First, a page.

When the patient becomes the operator, usability requirements are vastly different than those of trained clinicians, which elevates considerations in the design process. The breadth of demographic and psychographic variations among patients are massive compared to those of highly trained healthcare professionals. This means that design challenges may include issues such as eyesight, dexterity, strength, cognitive deterioration, as well as social/cultural/anthropomorphic variability. These challenges present a myriad of design issues to alleviate interaction limitations and complicate operability and use safety.
Philosophically, these emerging distance-care devices are a blend of clinical and consumer products and ultimately must provide superior and more satisfying user experience solutions to ensure safe and effective implementation and promote market penetration.
In parallel with the technology advancements of modern distance care, many of these devices must ensure appropriate operational compliance and adherence by the patient to support efficacy, safety, and economic reimbursement requirements. This necessitates interrogating if the task is being carried out and if it is being done correctly according to protocol. The importance of authentication measures is to document correct practice and ensure that the devices and the recording methods are interacting reliably.
A vaccine delivery device, for example, may be required by regulatory authorities to prove that it was administered correctly to the actual patient on the correct date. One method of providing this authentication is to utilize a software application on a smartphone that can record the process and capture QR codes for batch recognition via video with date-stamp. The transaction can then be uploaded autonomously to a database for verification and traceability. This means the device may need to provide visual markers or electronic sensing to the smartphone app to verify certain actions have been successfully completed. Tamper-resistant packaging may also be required to ensure the contents are consistent with the QR code database and/or that the sample collection has not been compromised during transit.
The entire work/lifecycle for these devices should be considered. Drug-delivery combination products that transport the drug from its point of manufacture to the patient may require environmental and physical conditions to be maintained in order to preserve the drug during transport. If a specimen sample is also required from the patient, what is required to preserve the resultant sample from patient to its end destination? Packaging and environmental (i.e., shock, vibration, material leaching, climate control) specifications must be well constructed as part of the design brief and ideally should not complicate the end-user burden.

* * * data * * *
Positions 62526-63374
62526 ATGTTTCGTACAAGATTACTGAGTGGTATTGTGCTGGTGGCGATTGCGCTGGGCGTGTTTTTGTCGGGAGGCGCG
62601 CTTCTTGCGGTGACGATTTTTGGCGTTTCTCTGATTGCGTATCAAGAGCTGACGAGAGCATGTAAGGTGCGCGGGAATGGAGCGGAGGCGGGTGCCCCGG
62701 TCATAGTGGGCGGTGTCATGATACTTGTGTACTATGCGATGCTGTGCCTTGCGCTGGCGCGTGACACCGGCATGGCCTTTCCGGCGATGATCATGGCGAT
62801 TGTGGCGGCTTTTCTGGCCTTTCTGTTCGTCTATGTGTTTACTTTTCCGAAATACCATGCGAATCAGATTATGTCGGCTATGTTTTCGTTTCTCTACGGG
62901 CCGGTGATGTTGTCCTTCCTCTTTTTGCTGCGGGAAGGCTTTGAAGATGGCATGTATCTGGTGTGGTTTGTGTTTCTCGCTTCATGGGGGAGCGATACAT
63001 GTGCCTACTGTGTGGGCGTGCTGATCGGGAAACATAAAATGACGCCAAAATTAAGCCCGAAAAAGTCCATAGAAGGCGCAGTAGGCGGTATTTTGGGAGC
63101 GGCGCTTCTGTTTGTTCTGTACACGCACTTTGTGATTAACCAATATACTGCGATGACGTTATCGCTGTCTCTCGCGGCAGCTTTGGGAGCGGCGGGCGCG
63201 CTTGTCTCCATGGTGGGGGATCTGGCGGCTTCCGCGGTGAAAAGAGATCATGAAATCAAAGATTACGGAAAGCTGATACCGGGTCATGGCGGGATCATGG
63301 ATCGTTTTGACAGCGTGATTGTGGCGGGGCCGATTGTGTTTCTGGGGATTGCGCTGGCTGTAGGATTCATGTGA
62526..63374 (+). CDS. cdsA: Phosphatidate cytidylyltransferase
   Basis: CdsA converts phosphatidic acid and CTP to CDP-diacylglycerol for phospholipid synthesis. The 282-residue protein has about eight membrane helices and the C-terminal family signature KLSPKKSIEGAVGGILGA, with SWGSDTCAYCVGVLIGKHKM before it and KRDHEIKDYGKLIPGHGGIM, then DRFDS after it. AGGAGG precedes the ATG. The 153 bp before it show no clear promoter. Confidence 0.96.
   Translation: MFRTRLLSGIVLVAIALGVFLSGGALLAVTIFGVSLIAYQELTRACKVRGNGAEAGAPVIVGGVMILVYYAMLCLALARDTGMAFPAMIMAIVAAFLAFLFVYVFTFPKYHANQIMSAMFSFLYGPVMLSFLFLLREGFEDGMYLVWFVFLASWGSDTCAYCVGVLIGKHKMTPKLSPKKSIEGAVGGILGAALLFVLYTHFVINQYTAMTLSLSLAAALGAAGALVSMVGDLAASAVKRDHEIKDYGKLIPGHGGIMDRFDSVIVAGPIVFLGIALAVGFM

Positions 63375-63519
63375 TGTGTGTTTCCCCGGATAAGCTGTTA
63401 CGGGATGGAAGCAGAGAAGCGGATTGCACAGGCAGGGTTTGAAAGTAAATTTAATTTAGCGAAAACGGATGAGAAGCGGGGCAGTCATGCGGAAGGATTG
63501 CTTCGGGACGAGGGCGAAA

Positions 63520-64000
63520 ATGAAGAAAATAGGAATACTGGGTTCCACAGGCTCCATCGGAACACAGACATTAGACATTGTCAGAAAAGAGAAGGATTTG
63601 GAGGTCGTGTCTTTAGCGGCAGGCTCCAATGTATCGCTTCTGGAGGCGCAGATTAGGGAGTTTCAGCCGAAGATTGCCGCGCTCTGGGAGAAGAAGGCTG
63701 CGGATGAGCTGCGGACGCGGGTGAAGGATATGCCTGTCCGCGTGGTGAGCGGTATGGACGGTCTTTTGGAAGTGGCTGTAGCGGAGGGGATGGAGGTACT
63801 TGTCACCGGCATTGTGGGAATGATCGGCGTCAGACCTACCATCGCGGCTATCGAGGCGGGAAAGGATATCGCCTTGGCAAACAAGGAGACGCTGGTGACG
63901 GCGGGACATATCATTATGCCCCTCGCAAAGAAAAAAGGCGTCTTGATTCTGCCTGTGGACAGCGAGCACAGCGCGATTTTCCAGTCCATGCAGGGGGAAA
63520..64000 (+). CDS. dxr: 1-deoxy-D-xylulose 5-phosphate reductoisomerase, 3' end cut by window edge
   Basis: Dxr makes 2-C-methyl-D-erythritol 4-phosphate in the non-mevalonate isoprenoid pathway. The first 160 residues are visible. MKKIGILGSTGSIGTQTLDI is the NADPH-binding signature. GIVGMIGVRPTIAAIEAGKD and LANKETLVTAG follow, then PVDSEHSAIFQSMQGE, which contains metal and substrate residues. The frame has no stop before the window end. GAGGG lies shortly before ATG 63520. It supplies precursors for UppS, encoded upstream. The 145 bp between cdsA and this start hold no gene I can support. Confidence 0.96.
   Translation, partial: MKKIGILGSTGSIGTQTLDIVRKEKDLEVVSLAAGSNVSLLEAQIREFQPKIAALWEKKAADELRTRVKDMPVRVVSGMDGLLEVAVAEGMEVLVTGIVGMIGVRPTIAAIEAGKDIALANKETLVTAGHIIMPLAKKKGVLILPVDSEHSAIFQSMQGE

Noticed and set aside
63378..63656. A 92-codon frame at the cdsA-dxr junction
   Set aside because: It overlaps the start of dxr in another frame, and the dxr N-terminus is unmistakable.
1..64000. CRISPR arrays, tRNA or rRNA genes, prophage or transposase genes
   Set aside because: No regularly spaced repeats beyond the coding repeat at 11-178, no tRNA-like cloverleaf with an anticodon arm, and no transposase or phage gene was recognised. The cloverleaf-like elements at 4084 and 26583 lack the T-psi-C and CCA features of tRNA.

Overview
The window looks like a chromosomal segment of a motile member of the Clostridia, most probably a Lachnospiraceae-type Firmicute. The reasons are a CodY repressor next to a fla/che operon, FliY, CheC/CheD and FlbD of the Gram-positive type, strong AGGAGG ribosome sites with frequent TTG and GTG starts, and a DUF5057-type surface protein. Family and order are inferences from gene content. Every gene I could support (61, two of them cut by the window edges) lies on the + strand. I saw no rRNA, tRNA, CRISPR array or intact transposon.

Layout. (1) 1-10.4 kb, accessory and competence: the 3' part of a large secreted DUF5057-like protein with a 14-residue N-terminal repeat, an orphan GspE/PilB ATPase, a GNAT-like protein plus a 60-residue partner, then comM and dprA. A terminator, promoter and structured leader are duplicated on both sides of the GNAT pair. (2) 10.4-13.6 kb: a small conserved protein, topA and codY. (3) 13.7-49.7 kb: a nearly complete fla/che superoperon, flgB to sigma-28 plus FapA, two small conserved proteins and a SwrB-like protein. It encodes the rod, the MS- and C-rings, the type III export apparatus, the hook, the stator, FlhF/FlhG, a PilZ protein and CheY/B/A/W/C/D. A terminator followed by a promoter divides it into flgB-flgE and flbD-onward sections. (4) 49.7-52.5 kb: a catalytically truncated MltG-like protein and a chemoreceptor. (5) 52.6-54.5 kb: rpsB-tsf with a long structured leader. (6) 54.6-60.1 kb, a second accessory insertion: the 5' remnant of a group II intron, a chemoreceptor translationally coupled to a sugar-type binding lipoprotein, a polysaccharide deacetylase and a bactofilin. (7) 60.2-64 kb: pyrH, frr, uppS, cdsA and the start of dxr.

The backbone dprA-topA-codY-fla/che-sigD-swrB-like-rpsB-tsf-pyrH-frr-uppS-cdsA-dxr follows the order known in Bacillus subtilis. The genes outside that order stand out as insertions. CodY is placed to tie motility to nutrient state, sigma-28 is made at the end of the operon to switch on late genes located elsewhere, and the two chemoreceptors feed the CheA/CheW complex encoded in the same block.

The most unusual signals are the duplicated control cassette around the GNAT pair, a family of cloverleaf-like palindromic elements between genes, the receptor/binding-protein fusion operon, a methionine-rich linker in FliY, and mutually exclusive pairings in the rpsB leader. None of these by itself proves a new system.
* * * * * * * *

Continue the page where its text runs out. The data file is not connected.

A Case in Point
Medical device developer, PreciHealth, recently received a patent for a solution for self-vaccination and remote medical treatment. The miniaturized auto-injector technology permits different volumetric capabilities from 25 mm3 to 2,500 mm3. The company cites the power of user-centered design and engineering techniques as instrumental in developing the device. By applying principles used in the usability engineering, authentication, and workflow procedures during the design and development process, the device was able to meet the objectives for self-administration and regulatory requirements.
Future advancements in device and sensor technology, telemetry, cybersecurity and data processing will enable distance-care to transform healthcare procedural paradigms over the coming decades. Patients as device operators will naturally mature in their familiarity with, and acceptance of, technology in their everyday lives. This will inspire even higher levels of device sophistication and functional capability. However, superior usability is the foundation for these self-administered devices and will remain vastly more challenging than traditional clinical-use devices. This means deploying thorough user-centered design methodologies to maximize patient safety and effective use. Reliable authentication techniques will also continue to be a requirement as critical drug delivery and sample collection become widely adopted by society.
With dwindling resources willing to train as future clinicians to care for an ever-aging population, it is logical that patients will need to become more involved in their healthcare. Artificial intelligence, coupled with massive online biostatistical data, will inform these connected patient-operated devices to make optimized and safe real-time decisions with little end-user involvement in the comfort of patient homes and as part of their everyday lifestyle.